While I acknowledge the destructive nature of other kinds of faux white allies in our race-based discussions, I posit that the worst variety is the Wise White Ally. This ally is armed with an ability to predict and manipulate the outcome of interactions centered around race, as they lean on a resume of texts and experiences that support an affected authority. In short, they have agency in these spaces and use this agency to gain social clout. They have committed to memory a stock of common blunders and are able to avoid these, appearing to many to be a well-versed anti racist. For example, the woman in my book club mentioned that she wrote a second grade ELA unit that incorporated culturally responsive texts. She’s able to hit on a lot of buzzwords as she drops her another hint about her authority. I decided to explore that unit after our book club and discovered that it was titled something to the effect of, “Abolitionists Throughout Slavery.” Can you produce a more white-washed angle?
Whenever I have observed these allies in classrooms with students and families of color, I witness a more authentic portrait of them. At once, the woman who fluidly spoke about oppression in front of adults stutters in the presence of children. Putting an ally at the front of an urban classroom is a tragically accurate litmus test for tolerance because children are not bound to the same standards of professionalism and social graces. Adults respond in euphemisms and, “let’s unpack that.” Children are more likely to speak their truth. The condition of the situation uncovers biases that are hidden when Wise White Allies are able to talk about race in the abstract, in a quiet room of adults. In her own classroom, the woman I mentioned before resorts to expressions of contempt, punctuating each command with a snap of her fingers.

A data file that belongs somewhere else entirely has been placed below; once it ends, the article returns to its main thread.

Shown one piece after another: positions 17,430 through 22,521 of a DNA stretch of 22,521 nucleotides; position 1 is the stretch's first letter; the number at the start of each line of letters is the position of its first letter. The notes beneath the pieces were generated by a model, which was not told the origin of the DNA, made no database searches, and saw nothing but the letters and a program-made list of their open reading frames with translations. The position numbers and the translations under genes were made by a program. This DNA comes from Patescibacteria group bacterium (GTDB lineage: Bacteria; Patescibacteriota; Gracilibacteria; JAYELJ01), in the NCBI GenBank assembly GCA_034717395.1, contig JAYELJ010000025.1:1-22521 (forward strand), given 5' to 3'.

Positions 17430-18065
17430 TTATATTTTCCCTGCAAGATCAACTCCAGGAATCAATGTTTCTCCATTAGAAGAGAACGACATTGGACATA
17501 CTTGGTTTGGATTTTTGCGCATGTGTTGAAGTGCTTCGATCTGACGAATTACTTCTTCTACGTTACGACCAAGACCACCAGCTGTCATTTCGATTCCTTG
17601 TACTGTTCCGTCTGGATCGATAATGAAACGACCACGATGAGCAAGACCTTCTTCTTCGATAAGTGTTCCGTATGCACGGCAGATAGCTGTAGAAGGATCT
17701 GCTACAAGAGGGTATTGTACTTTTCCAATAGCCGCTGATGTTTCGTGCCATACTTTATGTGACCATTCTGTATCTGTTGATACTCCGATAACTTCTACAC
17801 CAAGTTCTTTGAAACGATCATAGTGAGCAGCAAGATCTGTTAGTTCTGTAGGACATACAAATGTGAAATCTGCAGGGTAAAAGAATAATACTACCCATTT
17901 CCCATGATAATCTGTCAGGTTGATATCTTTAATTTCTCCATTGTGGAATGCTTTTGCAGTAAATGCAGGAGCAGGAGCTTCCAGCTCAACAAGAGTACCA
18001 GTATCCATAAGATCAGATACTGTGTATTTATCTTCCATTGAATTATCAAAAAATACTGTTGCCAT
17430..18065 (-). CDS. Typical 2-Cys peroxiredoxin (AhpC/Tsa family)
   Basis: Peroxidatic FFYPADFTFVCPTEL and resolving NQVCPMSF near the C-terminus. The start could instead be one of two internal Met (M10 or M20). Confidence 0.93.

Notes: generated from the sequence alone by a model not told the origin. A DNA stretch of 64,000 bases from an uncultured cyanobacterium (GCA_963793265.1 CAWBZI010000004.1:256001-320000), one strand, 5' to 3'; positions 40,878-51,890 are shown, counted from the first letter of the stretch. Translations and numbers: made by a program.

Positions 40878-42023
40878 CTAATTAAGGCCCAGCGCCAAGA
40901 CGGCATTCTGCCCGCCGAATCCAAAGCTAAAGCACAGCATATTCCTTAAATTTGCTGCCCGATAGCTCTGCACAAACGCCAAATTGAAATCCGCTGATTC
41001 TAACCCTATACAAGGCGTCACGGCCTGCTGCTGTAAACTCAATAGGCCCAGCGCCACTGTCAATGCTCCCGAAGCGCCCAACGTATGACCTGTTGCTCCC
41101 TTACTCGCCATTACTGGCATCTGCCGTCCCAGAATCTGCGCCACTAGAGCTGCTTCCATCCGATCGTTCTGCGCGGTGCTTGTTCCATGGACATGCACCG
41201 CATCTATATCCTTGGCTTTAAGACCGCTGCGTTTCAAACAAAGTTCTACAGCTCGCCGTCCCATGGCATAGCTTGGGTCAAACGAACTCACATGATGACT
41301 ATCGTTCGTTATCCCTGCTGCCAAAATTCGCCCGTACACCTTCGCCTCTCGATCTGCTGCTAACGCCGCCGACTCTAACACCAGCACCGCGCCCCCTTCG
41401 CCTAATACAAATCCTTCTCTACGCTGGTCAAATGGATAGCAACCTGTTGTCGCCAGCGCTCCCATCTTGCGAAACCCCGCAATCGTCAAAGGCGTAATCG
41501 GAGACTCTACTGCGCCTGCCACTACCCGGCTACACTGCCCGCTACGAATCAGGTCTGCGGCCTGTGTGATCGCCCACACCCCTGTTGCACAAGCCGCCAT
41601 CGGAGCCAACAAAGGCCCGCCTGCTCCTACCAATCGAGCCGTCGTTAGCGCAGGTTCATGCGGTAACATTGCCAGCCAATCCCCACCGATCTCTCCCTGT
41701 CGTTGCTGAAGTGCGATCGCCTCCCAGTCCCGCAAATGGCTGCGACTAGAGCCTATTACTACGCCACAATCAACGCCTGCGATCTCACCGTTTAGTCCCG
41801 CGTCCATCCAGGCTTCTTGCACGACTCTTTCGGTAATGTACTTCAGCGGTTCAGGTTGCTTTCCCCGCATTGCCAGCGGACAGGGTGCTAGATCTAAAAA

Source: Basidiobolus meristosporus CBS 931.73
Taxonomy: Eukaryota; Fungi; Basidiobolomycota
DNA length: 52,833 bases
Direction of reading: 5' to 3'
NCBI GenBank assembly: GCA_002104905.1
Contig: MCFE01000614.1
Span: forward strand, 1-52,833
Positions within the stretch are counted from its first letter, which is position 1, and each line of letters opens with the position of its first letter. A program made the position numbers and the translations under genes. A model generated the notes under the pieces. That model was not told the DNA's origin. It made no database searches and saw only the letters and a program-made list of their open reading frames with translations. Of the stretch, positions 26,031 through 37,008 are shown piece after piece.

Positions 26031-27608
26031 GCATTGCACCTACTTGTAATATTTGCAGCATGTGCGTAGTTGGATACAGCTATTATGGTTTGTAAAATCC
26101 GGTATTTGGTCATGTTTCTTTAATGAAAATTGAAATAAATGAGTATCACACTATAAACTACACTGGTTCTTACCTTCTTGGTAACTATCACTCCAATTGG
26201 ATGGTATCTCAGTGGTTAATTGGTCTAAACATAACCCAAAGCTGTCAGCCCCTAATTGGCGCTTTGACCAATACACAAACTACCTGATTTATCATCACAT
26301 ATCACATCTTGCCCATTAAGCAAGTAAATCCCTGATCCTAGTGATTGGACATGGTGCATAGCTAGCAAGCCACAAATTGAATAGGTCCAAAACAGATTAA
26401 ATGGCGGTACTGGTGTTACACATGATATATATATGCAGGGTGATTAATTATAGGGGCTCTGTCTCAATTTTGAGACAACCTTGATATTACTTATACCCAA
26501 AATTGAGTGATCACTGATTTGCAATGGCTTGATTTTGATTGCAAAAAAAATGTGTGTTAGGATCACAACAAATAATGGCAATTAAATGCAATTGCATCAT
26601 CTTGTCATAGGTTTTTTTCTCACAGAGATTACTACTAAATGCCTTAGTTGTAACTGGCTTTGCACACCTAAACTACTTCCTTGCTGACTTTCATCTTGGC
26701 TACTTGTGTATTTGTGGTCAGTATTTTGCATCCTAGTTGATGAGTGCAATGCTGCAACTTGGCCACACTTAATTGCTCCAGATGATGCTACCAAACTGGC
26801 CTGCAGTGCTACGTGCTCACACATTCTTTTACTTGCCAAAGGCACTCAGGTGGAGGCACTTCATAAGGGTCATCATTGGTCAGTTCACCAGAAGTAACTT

With a Wise White Ally in the room, the conversation swerves away from action and back to reflection. For them, these spaces will always be a place to flex intellectual muscles as they discuss racism in theory. The problem is that racism is not simply an academic notion, but an entity kept alive through combinations of hate and power. It is not enough for a white ally to have the desire to learn or to possess knowledge. Being anti-racist requires a commitment that is beyond cerebral, it is grounded in empathy and humility.